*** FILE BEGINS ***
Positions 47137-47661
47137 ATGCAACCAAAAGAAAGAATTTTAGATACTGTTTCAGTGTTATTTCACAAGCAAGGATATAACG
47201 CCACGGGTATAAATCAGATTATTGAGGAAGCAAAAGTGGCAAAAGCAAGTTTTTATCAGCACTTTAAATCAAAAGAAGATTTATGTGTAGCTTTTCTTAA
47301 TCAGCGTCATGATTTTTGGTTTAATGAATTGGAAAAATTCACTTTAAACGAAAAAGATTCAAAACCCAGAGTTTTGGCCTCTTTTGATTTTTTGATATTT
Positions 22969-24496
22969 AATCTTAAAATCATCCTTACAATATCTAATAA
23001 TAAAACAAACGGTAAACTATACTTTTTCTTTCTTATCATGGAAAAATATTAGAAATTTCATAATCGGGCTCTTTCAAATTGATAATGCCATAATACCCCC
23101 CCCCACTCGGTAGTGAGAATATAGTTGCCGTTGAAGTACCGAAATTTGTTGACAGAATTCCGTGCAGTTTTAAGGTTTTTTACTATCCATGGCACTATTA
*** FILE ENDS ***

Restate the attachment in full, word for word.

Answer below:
Positions 47137-47661
47137 ATGCAACCAAAAGAAAGAATTTTAGATACTGTTTCAGTGTTATTTCACAAGCAAGGATATAACG
47201 CCACGGGTATAAATCAGATTATTGAGGAAGCAAAAGTGGCAAAAGCAAGTTTTTATCAGCACTTTAAATCAAAAGAAGATTTATGTGTAGCTTTTCTTAA
47301 TCAGCGTCATGATTTTTGGTTTAATGAATTGGAAAAATTCACTTTAAACGAAAAAGATTCAAAACCCAGAGTTTTGGCCTCTTTTGATTTTTTGATATTT
Positions 22969-24496
22969 AATCTTAAAATCATCCTTACAATATCTAATAA
23001 TAAAACAAACGGTAAACTATACTTTTTCTTTCTTATCATGGAAAAATATTAGAAATTTCATAATCGGGCTCTTTCAAATTGATAATGCCATAATACCCCC
23101 CCCCACTCGGTAGTGAGAATATAGTTGCCGTTGAAGTACCGAAATTTGTTGACAGAATTCCGTGCAGTTTTAAGGTTTTTTACTATCCATGGCACTATTA